A hash is a mathematical formula that takes a collection of digital data, like a file or password, and calculates a number from it. A good hash algorithm has three important properties:
- It’s one-way. You can calculate the hash from the data, but you can’t recover the original data from the hash.
- It’s unique. The odds of any two files or passwords generating the exact same hash are infinitesimal.
- It’s unpredictable. That means that it’s basically impossible (technically just “infeasible”) to come up with a file that would produce a specific hash value.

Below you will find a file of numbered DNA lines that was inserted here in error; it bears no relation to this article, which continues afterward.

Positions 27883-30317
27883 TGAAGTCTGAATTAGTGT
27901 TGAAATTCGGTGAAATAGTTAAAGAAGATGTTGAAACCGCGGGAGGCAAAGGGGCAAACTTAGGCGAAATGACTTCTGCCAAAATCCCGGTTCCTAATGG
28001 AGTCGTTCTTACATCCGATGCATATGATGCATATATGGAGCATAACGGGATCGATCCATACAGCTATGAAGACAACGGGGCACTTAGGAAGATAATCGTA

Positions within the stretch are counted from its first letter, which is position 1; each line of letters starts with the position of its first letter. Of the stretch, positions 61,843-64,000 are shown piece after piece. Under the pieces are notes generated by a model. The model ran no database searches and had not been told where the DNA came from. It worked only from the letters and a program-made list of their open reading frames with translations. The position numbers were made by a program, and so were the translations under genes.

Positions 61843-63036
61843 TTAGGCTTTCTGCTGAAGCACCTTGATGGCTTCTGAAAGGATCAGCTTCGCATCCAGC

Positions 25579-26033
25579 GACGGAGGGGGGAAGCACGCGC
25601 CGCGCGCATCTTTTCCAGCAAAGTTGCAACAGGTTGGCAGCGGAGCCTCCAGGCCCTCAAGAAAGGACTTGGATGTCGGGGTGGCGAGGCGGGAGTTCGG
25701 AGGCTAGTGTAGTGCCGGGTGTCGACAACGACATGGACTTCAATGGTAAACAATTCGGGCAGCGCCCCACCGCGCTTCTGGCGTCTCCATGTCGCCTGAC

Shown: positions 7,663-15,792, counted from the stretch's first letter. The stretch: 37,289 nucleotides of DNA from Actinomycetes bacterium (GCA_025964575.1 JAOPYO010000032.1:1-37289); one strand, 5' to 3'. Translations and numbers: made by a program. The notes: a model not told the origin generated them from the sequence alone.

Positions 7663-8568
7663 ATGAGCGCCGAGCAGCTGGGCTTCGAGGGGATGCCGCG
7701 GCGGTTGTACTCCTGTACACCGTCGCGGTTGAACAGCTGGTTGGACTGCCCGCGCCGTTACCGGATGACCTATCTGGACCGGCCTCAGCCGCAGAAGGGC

For example, a hash generated from a digital document can be used to verify that the digital document isn’t later tampered with. If the document is modified in any way, the hash generated from the modified document will be different than the originally calculated hash. By comparing the hash of the original document with a hash of the current document, it’s possible to say that the document has been altered or not. This is used as an important part of digital signatures.
Hashes are occasionally referred to as checksums or digests.
Examples of common hash algorithms include MD5, SHA1, and SHA256.
As an example of a hash, the MD5 hash of the word “password” is 5f4dcc3b5aa765d61d8327deb882cf99. Hashes are typically represented in hexadecimal. As a decimal number, that would be 39 digits long… so you can see why we use hex.